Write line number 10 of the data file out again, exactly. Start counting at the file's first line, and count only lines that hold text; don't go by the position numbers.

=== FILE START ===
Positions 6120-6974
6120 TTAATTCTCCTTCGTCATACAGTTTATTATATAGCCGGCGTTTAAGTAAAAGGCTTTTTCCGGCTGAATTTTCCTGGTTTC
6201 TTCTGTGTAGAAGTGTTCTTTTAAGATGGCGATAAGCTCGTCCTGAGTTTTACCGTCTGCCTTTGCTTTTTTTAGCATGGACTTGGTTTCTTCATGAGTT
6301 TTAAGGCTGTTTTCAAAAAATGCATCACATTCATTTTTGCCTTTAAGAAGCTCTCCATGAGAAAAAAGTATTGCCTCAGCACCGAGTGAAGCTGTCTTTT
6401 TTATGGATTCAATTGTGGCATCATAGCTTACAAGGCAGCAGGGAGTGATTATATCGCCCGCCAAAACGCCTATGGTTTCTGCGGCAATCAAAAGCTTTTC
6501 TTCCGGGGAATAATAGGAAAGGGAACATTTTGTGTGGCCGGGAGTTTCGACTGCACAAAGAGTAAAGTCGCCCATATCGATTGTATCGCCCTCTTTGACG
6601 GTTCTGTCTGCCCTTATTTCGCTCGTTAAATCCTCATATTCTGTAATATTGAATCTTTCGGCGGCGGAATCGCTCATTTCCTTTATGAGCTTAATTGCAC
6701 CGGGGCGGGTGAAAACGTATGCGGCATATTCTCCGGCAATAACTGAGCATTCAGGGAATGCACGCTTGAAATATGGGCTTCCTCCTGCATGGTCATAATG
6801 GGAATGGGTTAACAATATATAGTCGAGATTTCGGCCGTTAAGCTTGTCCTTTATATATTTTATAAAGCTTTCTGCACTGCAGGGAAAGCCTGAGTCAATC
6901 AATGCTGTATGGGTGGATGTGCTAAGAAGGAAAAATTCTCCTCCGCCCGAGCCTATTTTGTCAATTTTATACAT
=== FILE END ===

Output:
6901 AATGCTGTATGGGTGGATGTGCTAAGAAGGAAAAATTCTCCTCCGCCCGAGCCTATTTTGTCAATTTTATACAT